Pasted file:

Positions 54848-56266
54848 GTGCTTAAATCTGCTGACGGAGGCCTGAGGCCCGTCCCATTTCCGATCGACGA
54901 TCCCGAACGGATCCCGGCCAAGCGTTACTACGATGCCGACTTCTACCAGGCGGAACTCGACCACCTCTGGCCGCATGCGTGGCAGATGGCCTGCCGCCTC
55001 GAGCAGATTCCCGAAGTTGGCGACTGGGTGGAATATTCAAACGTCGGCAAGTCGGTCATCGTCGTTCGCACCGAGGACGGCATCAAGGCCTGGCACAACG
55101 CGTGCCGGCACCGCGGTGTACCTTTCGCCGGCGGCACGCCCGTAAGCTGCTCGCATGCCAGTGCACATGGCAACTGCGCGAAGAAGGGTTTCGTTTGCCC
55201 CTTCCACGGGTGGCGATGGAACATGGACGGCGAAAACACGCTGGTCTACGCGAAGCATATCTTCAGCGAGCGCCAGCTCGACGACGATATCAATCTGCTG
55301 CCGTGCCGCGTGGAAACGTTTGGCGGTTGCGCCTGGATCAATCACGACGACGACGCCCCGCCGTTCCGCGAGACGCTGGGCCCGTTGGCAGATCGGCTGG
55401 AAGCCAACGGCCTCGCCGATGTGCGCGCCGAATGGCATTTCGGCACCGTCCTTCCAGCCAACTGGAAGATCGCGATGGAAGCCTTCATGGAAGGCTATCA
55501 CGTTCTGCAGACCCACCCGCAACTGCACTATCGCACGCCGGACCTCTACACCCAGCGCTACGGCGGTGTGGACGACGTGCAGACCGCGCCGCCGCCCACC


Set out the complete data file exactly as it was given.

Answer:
Positions 54848-56266
54848 GTGCTTAAATCTGCTGACGGAGGCCTGAGGCCCGTCCCATTTCCGATCGACGA
54901 TCCCGAACGGATCCCGGCCAAGCGTTACTACGATGCCGACTTCTACCAGGCGGAACTCGACCACCTCTGGCCGCATGCGTGGCAGATGGCCTGCCGCCTC
55001 GAGCAGATTCCCGAAGTTGGCGACTGGGTGGAATATTCAAACGTCGGCAAGTCGGTCATCGTCGTTCGCACCGAGGACGGCATCAAGGCCTGGCACAACG
55101 CGTGCCGGCACCGCGGTGTACCTTTCGCCGGCGGCACGCCCGTAAGCTGCTCGCATGCCAGTGCACATGGCAACTGCGCGAAGAAGGGTTTCGTTTGCCC
55201 CTTCCACGGGTGGCGATGGAACATGGACGGCGAAAACACGCTGGTCTACGCGAAGCATATCTTCAGCGAGCGCCAGCTCGACGACGATATCAATCTGCTG
55301 CCGTGCCGCGTGGAAACGTTTGGCGGTTGCGCCTGGATCAATCACGACGACGACGCCCCGCCGTTCCGCGAGACGCTGGGCCCGTTGGCAGATCGGCTGG
55401 AAGCCAACGGCCTCGCCGATGTGCGCGCCGAATGGCATTTCGGCACCGTCCTTCCAGCCAACTGGAAGATCGCGATGGAAGCCTTCATGGAAGGCTATCA
55501 CGTTCTGCAGACCCACCCGCAACTGCACTATCGCACGCCGGACCTCTACACCCAGCGCTACGGCGGTGTGGACGACGTGCAGACCGCGCCGCCGCCCACC